Pending these squabbles, the Jesuits at home were far from idle. Bent on ridding themselves of Poutrincourt, they seized, in satisfaction of debts due them, all the cargo of his returning vessel, and involved him in a network of litigation. If we accept his own statements in a letter to his friend Lescarbot, he was outrageously misused, and indeed defrauded, by his clerical copartners, who at length had him thrown into prison. Here, exasperated, weary, sick of Acadia, and anxious for the wretched exiles who looked to him for succor, the unfortunate man fell ill. Regaining his liberty, he again addressed himself with what strength remained to the forlorn task of sending relief to his son and his comrades.

Scarcely had Brother Gilbert du Thet arrived in France, when Madame de Guercheville and her Jesuits, strong in court favor and in the charity of wealthy penitents, prepared to take possession of their empire beyond sea. Contributions were asked, and not in vain; for the sagacious fathers, mindful of every spring of influence, had deeply studied the mazes of feminine psychology, and then, as now, were favorite confessors of the fair. It was on the twelfth of March, 1613, that the "Mayflower" of the Jesuits sailed from Honfleur for the shores of New England. She was the "Jonas," formerly in the service of De Monts, a small craft bearing forty-eight sailors and colonists, including two Jesuits, Father Quentin and Brother Du Thet. She carried horses, too, and goats, and was abundantly stored with all things needful by the pious munificence of her patrons. A courtier named La Saussaye was chief of the colony, Captain Charles Fleury commanded. the ship, and, as she winged her way across the Atlantic, benedictions hovered over her from lordly halls and perfumed chambers.

On the sixteenth of May, La Saussaye touched at La Heve, where he heard mass, planted a cross, and displayed the scutcheon of Madame de Guercheville. Thence, passing on to Port Royal, he found Biard, Masse, their servant-boy, an apothecary, and one man beside. Biencourt and his followers were scattered about the woods and shores, digging the tuberous roots called ground-nuts, catching alewives in the brooks, and by similar expedients sustaining their miserable existence. Taking the two Jesuits on board, the voyagers steered for the Penobscot. A fog rose upon the sea. They sailed to and fro, groping their way in blindness, straining their eyes through the mist, and trembling each instant lest they should descry the black outline of some deadly reef and the ghostly death-dance of the breakers, But Heaven heard their prayers. At night they could see the stars. The sun rose resplendent on a laughing sea, and his morning beams streamed fair and full on the wild heights of the island of Mount Desert. They entered a bay that stretched inland between iron-bound shores, and gave it the name of St. Sauveur. It is now called Frenchman's Bay. They saw a coast-line of weather-beaten crags set thick with spruce and fir, the surf-washed cliffs of Great Head and Schooner Head, the rocky front of Newport Mountain, patched with ragged woods, the arid domes of Dry Mountain and Green Mountain, the round bristly backs of the Porcupine Islands, and the waving outline of the Gouldsborough Hills.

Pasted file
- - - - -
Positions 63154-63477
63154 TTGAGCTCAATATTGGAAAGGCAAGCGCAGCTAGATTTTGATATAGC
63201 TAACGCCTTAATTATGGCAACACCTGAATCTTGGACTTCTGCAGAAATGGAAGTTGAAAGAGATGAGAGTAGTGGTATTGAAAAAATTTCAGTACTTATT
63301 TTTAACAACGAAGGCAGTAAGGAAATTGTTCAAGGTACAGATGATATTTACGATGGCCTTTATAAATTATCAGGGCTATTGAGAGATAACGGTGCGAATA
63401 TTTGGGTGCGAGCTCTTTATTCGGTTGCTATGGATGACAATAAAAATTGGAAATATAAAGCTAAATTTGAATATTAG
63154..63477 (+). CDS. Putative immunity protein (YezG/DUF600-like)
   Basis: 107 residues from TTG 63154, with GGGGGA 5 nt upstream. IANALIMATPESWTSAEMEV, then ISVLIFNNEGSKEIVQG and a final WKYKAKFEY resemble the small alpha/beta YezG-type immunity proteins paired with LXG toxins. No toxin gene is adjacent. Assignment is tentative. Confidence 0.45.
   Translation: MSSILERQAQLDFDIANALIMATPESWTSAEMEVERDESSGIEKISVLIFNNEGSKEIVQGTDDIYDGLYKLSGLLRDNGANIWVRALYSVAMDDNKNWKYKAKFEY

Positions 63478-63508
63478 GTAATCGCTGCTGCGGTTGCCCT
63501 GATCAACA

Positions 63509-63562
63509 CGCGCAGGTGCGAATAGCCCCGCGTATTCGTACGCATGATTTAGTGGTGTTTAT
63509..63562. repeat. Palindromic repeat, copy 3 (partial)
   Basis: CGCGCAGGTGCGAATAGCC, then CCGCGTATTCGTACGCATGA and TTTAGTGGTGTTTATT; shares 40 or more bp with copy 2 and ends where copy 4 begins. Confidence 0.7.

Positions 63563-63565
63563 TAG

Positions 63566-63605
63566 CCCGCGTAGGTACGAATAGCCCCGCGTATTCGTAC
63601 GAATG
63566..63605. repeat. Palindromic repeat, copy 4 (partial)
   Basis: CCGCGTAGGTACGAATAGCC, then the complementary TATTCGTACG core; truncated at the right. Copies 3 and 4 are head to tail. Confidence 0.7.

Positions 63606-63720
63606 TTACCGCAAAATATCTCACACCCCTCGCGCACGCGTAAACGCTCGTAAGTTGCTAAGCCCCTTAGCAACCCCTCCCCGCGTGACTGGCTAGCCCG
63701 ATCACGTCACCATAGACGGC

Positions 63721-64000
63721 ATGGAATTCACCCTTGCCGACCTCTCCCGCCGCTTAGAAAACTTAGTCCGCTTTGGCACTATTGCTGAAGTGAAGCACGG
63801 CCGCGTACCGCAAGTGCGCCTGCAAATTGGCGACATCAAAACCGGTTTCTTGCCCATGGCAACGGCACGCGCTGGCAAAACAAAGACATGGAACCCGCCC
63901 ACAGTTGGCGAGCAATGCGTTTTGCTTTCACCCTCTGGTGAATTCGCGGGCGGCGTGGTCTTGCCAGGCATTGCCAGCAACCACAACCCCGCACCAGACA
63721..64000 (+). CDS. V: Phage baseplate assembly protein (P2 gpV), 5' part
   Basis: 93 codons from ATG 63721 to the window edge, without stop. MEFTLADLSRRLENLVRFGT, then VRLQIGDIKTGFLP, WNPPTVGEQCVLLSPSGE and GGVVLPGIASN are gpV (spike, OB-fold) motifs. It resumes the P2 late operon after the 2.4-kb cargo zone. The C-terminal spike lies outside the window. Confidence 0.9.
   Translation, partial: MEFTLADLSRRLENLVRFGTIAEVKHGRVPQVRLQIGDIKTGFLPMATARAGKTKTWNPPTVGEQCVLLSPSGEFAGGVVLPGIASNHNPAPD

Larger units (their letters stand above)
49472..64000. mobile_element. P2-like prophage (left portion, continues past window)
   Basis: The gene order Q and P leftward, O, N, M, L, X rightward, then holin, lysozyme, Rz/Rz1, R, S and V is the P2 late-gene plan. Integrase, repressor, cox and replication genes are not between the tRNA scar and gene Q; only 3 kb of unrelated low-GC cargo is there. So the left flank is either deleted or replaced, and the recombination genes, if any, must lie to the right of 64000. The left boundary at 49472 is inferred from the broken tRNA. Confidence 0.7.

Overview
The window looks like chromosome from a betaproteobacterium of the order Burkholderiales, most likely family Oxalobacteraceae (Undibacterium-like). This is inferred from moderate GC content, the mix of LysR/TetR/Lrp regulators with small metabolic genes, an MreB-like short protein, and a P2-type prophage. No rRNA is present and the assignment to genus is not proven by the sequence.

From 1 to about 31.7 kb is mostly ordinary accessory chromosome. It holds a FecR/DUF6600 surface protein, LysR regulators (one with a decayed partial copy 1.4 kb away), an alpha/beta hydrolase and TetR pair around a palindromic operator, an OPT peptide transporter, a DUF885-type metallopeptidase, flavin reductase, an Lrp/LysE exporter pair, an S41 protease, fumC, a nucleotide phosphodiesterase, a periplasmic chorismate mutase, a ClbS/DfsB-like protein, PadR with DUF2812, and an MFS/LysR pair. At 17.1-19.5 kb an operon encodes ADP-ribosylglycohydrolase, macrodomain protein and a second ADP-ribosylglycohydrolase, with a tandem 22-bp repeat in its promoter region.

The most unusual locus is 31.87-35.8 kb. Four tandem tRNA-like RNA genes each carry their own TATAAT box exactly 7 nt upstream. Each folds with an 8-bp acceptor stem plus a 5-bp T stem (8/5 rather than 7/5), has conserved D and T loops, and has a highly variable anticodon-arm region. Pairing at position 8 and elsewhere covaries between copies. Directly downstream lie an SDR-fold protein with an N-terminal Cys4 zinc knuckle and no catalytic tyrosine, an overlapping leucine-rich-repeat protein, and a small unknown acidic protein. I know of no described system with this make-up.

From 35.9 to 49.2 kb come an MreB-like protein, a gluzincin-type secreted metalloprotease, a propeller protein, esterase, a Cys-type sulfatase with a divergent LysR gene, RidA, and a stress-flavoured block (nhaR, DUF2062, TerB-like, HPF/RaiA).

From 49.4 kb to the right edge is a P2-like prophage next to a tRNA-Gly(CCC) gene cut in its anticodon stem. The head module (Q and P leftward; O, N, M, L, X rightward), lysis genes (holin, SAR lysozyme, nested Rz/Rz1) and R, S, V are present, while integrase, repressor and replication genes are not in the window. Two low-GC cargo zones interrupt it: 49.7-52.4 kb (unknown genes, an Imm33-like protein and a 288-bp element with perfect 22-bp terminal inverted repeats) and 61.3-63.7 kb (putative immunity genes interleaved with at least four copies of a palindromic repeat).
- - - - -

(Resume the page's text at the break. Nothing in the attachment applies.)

La Saussaye cast anchor not far from Schooner Head, and here he lay till evening. The jet-black shade betwixt crags and sea, the pines along the cliff, pencilled against the fiery sunset, the dreamy slumber of distant mountains bathed in shadowy purples - such is the scene that in this our day greets the wandering artist, the roving collegian bivouacked on the shore, or the pilgrim from stifled cities renewing his laded strength in the mighty life of Nature. Perhaps they then greeted the adventurous Frenchmen. There was peace on the wilderness and peace on the sea; but none in this missionary bark, pioneer of Christianity and civilization. A rabble of angry sailors clamored on her deck, ready to mutiny over the terms of their engagement. Should the time of their stay be reckoned from their landing at La Heve, or from their anchoring at Mount Desert? Fleury, the naval commander, took their part. Sailor, courtier, and priest gave tongue together in vociferous debate. Poutrincourt was far away, a ruined man, and the intractable Vice-Admiral had ceased from troubling; yet not the less were the omens of the pious enterprise sinister and dark. The company, however, went ashore, raised a cross, and heard mass.

At a distance in the woods they saw the signal smoke of Indians, whom Biard lost no time in visiting. Some of them were from a village on the shore, three leagues westward. They urged the French to go with them to their wigwams. The astute savages had learned already how to deal with a Jesuit.